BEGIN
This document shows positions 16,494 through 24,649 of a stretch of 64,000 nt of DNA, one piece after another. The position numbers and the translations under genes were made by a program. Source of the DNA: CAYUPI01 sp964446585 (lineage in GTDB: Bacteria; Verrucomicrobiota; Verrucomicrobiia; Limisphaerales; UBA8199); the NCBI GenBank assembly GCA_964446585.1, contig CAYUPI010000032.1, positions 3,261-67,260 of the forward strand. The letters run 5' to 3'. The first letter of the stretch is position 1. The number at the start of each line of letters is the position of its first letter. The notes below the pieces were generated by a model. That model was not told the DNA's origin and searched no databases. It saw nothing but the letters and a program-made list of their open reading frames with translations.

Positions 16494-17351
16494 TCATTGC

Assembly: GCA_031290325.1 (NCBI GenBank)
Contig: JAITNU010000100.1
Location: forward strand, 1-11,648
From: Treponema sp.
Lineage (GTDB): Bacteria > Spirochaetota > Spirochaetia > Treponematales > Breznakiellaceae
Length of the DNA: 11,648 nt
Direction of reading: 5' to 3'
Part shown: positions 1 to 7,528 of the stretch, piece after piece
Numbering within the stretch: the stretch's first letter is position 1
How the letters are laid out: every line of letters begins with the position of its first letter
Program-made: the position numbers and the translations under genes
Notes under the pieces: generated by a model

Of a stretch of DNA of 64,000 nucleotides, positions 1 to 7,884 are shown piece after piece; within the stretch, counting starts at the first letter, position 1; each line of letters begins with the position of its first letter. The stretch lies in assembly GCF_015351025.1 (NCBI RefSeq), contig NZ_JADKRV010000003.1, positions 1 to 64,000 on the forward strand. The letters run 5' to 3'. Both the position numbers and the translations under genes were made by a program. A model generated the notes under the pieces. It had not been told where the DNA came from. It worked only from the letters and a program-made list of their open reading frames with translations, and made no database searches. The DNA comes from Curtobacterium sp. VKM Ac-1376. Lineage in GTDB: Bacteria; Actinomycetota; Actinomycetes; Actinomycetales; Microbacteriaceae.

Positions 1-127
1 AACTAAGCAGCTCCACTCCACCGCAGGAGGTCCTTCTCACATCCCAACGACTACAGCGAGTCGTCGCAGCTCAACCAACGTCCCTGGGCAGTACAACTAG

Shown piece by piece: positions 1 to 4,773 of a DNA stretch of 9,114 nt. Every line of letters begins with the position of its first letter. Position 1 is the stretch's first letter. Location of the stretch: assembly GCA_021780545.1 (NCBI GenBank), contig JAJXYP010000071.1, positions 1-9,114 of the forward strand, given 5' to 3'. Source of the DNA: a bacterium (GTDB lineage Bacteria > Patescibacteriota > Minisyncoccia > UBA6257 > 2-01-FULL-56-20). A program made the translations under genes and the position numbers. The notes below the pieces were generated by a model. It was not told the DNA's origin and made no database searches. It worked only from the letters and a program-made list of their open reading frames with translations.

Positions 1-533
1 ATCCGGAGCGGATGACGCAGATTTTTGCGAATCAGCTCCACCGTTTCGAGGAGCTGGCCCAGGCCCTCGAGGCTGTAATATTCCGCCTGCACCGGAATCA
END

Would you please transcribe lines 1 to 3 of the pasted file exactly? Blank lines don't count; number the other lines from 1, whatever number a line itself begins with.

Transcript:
This document shows positions 16,494 through 24,649 of a stretch of 64,000 nt of DNA, one piece after another. The position numbers and the translations under genes were made by a program. Source of the DNA: CAYUPI01 sp964446585 (lineage in GTDB: Bacteria; Verrucomicrobiota; Verrucomicrobiia; Limisphaerales; UBA8199); the NCBI GenBank assembly GCA_964446585.1, contig CAYUPI010000032.1, positions 3,261-67,260 of the forward strand. The letters run 5' to 3'. The first letter of the stretch is position 1. The number at the start of each line of letters is the position of its first letter. The notes below the pieces were generated by a model. That model was not told the DNA's origin and searched no databases. It saw nothing but the letters and a program-made list of their open reading frames with translations.

Positions 16494-17351
16494 TCATTGC